Now we'll look at the effect of folding the tissue to form two layers of two-ply covering the tweeter. As one would expect, there is a significant drop in level although, as you will observe, the affected frequencies remain roughly the same. Figure 7 demonstrates the sample group with a 1 dB drop at 11 kHz, and then a more severe high-end rolloff than the one-layer samples. There is also a deeper, wider dip from 3 to 10 kHz. Samples in this group were Kleenex Pocket Pack Facial Tissue (blue, yellow and pink), and Coronet Facial Tissue New Unscented (white).
Figure 8 demonstrates a more extreme effect. While the 11 kHz region is hardly affected, the two dips have become more severe. Gingham Facial Tissue (white) and Nice 'n' Soft Facial Tissue Unscented (white) fit into this sample. The real surprise in this sample was that two of the one-layer brands exhibited this same curve: Kleenex Facial Tissue (white), and Kleenex Softique Lightly Scented (yellow).
Figure 9 shows the most extreme effect in the two-layer tests. As can be seen, the rolloff is extremely non-linear, and the dips are quite deep with these samples. Represented here are Kleenex Softique Lightly Scented (yellow), and Kleenex Facial Tissue (white). The effect is not surprising in reference to these two tissue's performances as single layers in Figure 8. Somewhat mellower - but still extreme - were Kleenex Boutique Facial Tissue (blue) and Kleenex Pocket Pack (white).
From these results I found it difficult to draw generalized conclusions based on brand, el or color, and so proceeded to measure the toilet paper samples to see what that might uncover. The T.P. samples grouped themselves into four categories, and we will look at them in order of the degree of effect they had on the reference.
Figure 11 demonstrates that even two-ply T.P. does not approach the 3 to 10 kHz drop caused by tissue, yet is just as effective at the dip above 11 kHz. T.P. in this group was Northern Quilted (yellow), MD Unscented (white), and - a big shocker - Scottissue one-ply (white). As some of you may already know, this latter brand is a hefty one-ply, and the result most likely due to its beefier construction.
Figures 12 and 13 show the effect of using T.P. in a two-layer configuration, and these samples more closely resemble curves that one would expect from tissue paper; they exhibit the wide 3-dB holes from 3 to 10 kHz, and the deep dip after 11 kHz. Figure 12 is represented by one-ply papers: Scottissue (white), Family Scott (patterned), and Charmin New Stronger Than Ever (blue and yellow). Figure 13 is represented by two-ply papers, illustrating only Northern (yellow), and MD Unscented (white).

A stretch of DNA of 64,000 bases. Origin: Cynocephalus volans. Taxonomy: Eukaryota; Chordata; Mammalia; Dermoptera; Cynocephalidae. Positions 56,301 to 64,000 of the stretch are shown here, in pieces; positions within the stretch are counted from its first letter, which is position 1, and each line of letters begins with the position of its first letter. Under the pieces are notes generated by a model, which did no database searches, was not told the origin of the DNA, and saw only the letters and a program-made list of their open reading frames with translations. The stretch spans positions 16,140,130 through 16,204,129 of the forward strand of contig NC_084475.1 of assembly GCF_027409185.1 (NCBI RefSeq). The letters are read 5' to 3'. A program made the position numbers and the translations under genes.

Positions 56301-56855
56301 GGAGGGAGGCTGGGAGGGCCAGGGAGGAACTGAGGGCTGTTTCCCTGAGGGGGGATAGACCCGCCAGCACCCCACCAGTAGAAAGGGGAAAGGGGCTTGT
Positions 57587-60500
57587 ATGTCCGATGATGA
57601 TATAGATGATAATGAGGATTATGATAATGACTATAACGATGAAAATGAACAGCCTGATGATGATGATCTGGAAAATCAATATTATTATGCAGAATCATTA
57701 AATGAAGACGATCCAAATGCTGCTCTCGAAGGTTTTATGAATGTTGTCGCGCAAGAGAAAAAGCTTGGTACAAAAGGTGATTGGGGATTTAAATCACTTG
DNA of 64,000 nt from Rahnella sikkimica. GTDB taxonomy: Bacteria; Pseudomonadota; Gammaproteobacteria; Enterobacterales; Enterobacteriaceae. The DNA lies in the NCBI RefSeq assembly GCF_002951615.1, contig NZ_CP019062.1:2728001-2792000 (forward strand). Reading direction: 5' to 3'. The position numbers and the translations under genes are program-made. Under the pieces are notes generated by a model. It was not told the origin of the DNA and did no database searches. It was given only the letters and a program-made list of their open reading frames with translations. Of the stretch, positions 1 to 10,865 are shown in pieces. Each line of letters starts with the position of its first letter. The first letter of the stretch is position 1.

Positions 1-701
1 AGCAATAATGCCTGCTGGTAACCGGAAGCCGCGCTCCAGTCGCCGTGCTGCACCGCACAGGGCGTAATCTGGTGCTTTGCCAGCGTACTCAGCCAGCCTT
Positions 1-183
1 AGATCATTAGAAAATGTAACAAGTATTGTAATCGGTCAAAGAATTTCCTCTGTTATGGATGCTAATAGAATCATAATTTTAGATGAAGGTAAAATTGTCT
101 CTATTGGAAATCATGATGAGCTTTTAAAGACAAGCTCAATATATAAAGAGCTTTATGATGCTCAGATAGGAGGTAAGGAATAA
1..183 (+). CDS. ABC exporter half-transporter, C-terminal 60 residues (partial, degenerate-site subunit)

I almost didn't measure the effect of paper towels, because no one has ever mentioned using them. But, for the sake of science, I decided to explore new, uncharted territory. Every tested paper towel exhibited a different curve, showing no consistency for drawing conclusions. One very interesting thing was found, however: Brawney two-ply in a two-layer configuration exhibited the smoothest rolloff of any test sample, as can be seen from Figure 14.
So what conclusions can we draw at this point? We can rule out color as a factor in the measurements, but cannot definitely state that two layers will cause much deeper frequency response dips than the same tissue or paper in a single layer (Figure 8). We can see that, at times, two layers of T.P. can simulate tissue curves, but cannot draw positive conclusions about the effect of ply number (Figure 11). At this point I was generally unhappy at not being able to draw more precise patterns from this experiment, and so I took another approach. Thinking that I may get a more accurate measurement of high-frequency absorption, I placed the tissue over the microphone. Imagine my surprise when the chart came out looking exactly like Figure 3, and exhibited absolutely no deviation from the reference. This discovery led to the idea of hanging a sheet of two-ply Kleenex in front of the tweeter at distances of 0.5, 1, 1.5, and 2 inches; the results of these tests are depicted in Figures 15 thru 18, respectively. Interesting, donÜt you think?
So now we have something concrete: Kleenex did not absorb any high frequencies when placed over the microphone capsule, while Figures 15 thru 18 indicate that the HF attenuation affect of tissue is position dependent. As a result, it would appear that the tissue creates the one thing that studio designers around the world try to avoid, fearing it most in their control rooms: Comb Filtering. The paper filters are not absorbing the high frequencies, but simply reflecting them back into the tweeter, thereby causing cancellation through comb filtering.
Since nobody would put up with such aberrant behavior in their main control-room monitors, why should we go this route in a close-field speaker? The result is a very crude and, I would say, undesirable method for dealing with the problem of a speaker sounding a bit too bright. And, as one can see from the charts included in this article, the use of tissue layers is certainly a very uncontrollable and non-linear method of doing the job. If a little less high-end is desired, how about a simple electronic filter that could be measured and controlled in a more reliable manner than the "Tissue Fix?"